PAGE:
• Rose Newell 06/04/2013 at 9:06 am - Reply

      I do that. I also use a related posts plug-in. Actually, I don’t use these hints myself anymore (but should). The above-mentioned plug-in stopped working when I migrated my site and I’m not sure how to fix it (well, not seen it as important enough to look into it). I took that off my signature, but may well decide to add it back. I’ll have to refer to my own instructions again, probably! 😀

  2. Catharine 29/03/2012 at 1:56 pm - Reply

    My language/translation blog which is on WordPress is fairly recent and I don’t yet feel the need to recycle old posts, although I’m sure later on down the line I’ll use your suggestions above.

    My older, personal, travel blog is on Blogger and for that I just use a manual “From the archives” tweet. As I use Hootsuite I can programme the tweets to be sent while I’m away travelling, gathering new material for the blog!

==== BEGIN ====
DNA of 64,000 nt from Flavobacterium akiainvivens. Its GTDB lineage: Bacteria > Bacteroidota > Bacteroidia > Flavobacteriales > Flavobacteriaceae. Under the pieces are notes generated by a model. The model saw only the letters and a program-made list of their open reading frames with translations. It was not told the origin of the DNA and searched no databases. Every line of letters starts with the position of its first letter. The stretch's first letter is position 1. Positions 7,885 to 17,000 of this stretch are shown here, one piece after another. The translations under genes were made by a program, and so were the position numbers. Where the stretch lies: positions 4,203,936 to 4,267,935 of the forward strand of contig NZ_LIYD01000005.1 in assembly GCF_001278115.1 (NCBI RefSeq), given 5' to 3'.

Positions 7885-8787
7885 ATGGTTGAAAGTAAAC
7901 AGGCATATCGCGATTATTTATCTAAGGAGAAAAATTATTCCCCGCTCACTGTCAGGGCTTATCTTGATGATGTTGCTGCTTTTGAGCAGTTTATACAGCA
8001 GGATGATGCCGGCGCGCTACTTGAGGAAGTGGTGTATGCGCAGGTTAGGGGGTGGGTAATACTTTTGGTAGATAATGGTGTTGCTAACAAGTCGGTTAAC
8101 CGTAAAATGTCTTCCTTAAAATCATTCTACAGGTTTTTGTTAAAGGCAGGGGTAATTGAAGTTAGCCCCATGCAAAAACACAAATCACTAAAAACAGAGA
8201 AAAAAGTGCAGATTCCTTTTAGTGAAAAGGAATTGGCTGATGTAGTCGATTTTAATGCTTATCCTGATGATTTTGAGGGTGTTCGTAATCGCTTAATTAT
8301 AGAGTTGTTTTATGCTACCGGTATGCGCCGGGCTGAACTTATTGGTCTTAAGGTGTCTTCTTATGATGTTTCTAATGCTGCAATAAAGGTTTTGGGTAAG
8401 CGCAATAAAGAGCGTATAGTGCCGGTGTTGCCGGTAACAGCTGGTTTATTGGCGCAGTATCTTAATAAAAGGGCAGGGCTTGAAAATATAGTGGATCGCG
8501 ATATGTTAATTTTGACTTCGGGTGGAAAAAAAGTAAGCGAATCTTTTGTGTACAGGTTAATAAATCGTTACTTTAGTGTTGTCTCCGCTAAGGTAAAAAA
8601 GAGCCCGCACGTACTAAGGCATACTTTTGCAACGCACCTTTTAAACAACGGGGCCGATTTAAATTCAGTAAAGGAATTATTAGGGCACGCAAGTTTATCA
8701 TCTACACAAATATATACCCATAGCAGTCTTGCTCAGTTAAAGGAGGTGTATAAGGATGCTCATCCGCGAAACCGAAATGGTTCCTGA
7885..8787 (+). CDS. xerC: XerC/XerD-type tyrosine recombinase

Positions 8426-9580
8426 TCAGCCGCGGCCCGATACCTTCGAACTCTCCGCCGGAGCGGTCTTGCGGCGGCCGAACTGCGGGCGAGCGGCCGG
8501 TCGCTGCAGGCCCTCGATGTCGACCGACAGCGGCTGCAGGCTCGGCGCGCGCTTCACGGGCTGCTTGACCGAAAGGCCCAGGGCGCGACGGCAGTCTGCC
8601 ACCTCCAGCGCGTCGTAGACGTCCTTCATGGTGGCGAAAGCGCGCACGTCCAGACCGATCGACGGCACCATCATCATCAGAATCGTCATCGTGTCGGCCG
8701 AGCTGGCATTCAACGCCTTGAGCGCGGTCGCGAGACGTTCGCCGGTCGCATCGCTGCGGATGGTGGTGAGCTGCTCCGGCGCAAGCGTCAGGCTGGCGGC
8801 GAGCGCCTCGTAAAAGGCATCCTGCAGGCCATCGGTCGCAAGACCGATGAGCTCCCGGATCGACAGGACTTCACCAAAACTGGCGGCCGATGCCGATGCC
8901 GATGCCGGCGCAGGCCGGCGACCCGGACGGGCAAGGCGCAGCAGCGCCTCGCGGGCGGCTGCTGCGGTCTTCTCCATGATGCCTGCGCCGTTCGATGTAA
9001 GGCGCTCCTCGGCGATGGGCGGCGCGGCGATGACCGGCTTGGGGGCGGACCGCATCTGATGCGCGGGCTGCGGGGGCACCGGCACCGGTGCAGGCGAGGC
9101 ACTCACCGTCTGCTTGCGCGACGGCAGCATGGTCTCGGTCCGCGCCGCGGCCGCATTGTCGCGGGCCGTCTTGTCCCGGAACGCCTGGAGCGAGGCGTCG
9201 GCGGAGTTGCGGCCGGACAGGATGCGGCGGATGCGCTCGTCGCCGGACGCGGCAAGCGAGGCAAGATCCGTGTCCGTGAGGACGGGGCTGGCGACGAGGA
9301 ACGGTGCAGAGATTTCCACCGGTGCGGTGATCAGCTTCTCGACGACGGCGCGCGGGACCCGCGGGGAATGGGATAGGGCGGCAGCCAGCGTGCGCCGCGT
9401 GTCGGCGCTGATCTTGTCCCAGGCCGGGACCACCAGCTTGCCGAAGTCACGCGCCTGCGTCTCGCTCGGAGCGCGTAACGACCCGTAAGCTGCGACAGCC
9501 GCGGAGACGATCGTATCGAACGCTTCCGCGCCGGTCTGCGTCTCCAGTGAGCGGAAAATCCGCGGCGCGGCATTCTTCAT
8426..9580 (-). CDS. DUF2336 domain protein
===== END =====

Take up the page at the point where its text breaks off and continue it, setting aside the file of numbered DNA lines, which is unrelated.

3. Marta (@mstelmaszak) 09/02/2012 at 7:19 am - Reply

    Hi Rose, and thanks for an interesting post! I used Tweet Old Posts when I was on holidays and it definitely helped me to maintain a steady level of visitors throughout that period. A really useful plugin!

  4. EP 06/02/2012 at 5:59 pm - Reply

    Just had a look at that “Tweet Old Post” plug-in. What a way cool idea. Unfortunately, I’ve waited too long because I recently lost tons of my old posts. Hey, stuff happens. I can use this in the future. Thanks.

    • Rose Newell 07/02/2012 at 1:50 am - Reply

      Oh no! If it was REALLY recent, you might be able to get them back through Google’s cache…. Glad to have given you something handy for the future, though!